Airlines must propel potential pilots into industry

About 17,000 passengers had a surprise earlier this summer when Horizon Air, a small regional airline, canceled hundreds of flights in August and September. Among them were flights from Seattle to Boise, Idaho and Spokane, Washington. According to the Seattle Times, the company canceled the flights largely because they had no pilots to fly.

The gap between pilot demand and supply has always existed, but the problem is getting worse; according to Forbes, to meet the growing demand, 790,000 new pilots will be needed by 2037. However, it is unlikely that this demand will be met. Piloting used to be an attractive job for young people, b ut it has lost its appeal in recent years. This is in part caused by an expensive six-month training process to become a pilot. According to Reuters, in the U.S, this training can cost around $70,000, and when combined with a four-year degree program, this expense can increase dramatically.

Prior to 2013, pilots who completed this training program were eligible to become US airline co-pilots. However, in Aug. 2013, the Federal Aviation Administration (FAA) mandated a system that required 1,500 hours of flight time before trainees could  take on the job of co-pilots. This put an extra burden on trainees since there are few scholarships or subsidies to support them.

“The pilot shortage is a problem because it might result in decreased safety for planes. Airlines might overwork pilots or even employ pilots who are not qualified because of this shortage.” Junior Ho-Hsin Wang said.

It is critical that the airline industry starts enacting solutions to fill the pilot shortage immediately. One obvious fix would be to increase pilot wages, especially for beginner pilots. Although this would be unsustainable for the aviation industry in the long-term due to airlines’ tight budgets, airlines can increase the entry salary of pilots while keeping the overall salary of pilots over their entire career the same. According to Fortune, the average starting salary of pilots is $22,500 per year, which boils down to approximately $10.75 per hour. This low pay has turned down many potential pilots and heightened the demand. By raising the pay of starting pilots, there could be an influx of entry-level pilots.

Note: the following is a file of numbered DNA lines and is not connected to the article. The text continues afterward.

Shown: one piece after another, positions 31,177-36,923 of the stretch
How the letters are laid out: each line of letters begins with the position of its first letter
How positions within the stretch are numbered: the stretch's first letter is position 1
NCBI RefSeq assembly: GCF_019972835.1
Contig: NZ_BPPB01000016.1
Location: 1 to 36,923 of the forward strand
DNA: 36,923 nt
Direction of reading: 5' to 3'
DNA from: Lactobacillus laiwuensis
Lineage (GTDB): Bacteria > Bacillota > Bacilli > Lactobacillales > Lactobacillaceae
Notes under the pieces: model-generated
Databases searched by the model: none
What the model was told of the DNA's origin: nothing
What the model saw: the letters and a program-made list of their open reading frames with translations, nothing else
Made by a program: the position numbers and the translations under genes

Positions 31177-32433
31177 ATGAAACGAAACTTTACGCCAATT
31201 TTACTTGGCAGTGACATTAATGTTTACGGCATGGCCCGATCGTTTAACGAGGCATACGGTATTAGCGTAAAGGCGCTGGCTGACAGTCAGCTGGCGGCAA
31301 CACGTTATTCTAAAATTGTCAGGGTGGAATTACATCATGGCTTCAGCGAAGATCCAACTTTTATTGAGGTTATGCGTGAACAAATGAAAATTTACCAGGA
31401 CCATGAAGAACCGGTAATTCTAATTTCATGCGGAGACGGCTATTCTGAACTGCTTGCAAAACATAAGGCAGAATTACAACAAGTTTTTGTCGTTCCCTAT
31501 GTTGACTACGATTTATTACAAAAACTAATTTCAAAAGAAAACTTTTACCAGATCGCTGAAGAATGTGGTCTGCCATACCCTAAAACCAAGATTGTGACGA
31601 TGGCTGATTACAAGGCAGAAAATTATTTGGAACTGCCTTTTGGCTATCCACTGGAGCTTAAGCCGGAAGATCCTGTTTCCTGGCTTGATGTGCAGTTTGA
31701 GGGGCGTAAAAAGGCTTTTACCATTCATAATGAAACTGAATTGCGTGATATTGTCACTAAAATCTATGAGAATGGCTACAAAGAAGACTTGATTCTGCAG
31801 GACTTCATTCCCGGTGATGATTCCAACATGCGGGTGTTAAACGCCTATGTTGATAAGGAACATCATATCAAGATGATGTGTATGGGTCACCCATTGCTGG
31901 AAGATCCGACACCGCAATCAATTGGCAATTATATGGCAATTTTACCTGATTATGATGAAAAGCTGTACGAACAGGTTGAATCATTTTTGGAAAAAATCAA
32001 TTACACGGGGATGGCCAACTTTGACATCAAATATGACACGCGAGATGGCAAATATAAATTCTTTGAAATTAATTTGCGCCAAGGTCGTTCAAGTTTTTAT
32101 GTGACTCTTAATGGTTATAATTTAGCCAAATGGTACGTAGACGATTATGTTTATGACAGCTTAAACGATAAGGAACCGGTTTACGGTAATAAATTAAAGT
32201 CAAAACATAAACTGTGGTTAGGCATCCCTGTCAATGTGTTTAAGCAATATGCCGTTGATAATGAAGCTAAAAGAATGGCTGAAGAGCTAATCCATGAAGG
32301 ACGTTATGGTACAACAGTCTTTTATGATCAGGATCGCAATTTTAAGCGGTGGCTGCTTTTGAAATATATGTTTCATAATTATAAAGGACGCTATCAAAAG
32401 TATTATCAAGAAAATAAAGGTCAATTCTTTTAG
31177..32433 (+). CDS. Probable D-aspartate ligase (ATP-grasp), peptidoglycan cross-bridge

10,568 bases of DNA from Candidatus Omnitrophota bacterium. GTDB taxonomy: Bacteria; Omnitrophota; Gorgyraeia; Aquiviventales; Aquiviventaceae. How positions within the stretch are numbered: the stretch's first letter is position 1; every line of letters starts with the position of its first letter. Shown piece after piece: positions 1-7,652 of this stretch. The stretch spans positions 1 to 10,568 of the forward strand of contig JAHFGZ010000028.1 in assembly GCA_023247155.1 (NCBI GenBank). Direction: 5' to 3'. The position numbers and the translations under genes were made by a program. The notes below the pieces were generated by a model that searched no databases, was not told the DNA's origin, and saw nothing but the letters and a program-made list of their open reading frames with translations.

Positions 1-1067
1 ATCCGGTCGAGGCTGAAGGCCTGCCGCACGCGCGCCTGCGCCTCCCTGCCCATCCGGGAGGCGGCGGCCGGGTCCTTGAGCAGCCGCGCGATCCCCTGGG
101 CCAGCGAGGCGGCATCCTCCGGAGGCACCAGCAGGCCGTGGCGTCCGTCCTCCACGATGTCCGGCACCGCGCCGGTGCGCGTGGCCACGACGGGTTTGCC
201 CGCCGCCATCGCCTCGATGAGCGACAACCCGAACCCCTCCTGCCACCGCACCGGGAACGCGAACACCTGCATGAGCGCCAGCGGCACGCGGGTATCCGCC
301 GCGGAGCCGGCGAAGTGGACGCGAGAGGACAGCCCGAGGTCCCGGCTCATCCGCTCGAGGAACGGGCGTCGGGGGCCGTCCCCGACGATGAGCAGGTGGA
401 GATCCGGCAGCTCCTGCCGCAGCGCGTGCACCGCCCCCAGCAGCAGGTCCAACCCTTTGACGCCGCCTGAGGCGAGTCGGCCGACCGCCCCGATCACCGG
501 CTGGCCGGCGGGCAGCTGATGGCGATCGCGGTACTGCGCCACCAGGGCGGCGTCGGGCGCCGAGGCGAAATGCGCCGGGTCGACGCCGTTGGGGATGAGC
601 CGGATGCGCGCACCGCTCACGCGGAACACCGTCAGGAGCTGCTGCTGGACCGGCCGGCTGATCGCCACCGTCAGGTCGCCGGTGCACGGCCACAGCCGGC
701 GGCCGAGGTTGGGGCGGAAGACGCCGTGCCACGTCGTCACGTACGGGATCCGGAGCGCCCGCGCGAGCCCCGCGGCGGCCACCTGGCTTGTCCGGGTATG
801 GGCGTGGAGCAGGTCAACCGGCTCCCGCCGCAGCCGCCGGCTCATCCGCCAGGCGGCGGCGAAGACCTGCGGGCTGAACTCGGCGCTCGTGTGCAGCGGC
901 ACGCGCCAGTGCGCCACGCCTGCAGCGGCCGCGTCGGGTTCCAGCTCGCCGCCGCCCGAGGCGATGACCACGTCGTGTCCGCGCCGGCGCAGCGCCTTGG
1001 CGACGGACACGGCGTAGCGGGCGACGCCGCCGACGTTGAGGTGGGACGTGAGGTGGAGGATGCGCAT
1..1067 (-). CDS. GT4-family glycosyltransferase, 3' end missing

Additionally, subsidies in the extensive training process can alleviate the financial load of the students. The Experience Path Partnerships programs across the U.S. creates partnerships to make the flight instructor path more efficient. Delta Airlines has launched its Propel Pilot Career Path Program that offers college students mentoring from professional pilots and a fast track to work for the company. The program also grants up to $25,000 to trainees.  Airlines ought to follow through with proposed measures to increase the industry workforce, such as increasing the retirement age of pilots from 65 to 70 years old and hiring retired military pilots.

However, the most promising fix is to recruit more female pilots. According to a 2017 survey by FAA’s Aeronautical Center, only 7 percent of pilots are female. It is crucial that efforts are enacted to incentivize more women to join the aviation industry, and one way to do so is to follow in the steps of airlines such as EasyJet. The company has set a target that by 2020, 20 percent of its new pilots should be female. Budget airlines establishing clear quotas for the recruitment of female staff can alleviate the lack of women in the aviation industry and set a precedent for other airlines.

Additionally, the push for female pilots should be made from a young age while also targeting older women.  Introducing children to female pilots early in life could spur them to work towards a career in the cockpit, and directing general aviation training scholarships to include an older demographic can encourage women over 50 to start or complete flight programs.

“The gender gap in the aviation industry, especially in piloting, needs to change. We need qualified people to join the aviation industry because job shortages can cripple airlines.” Sophomore Rebecca Ahn said.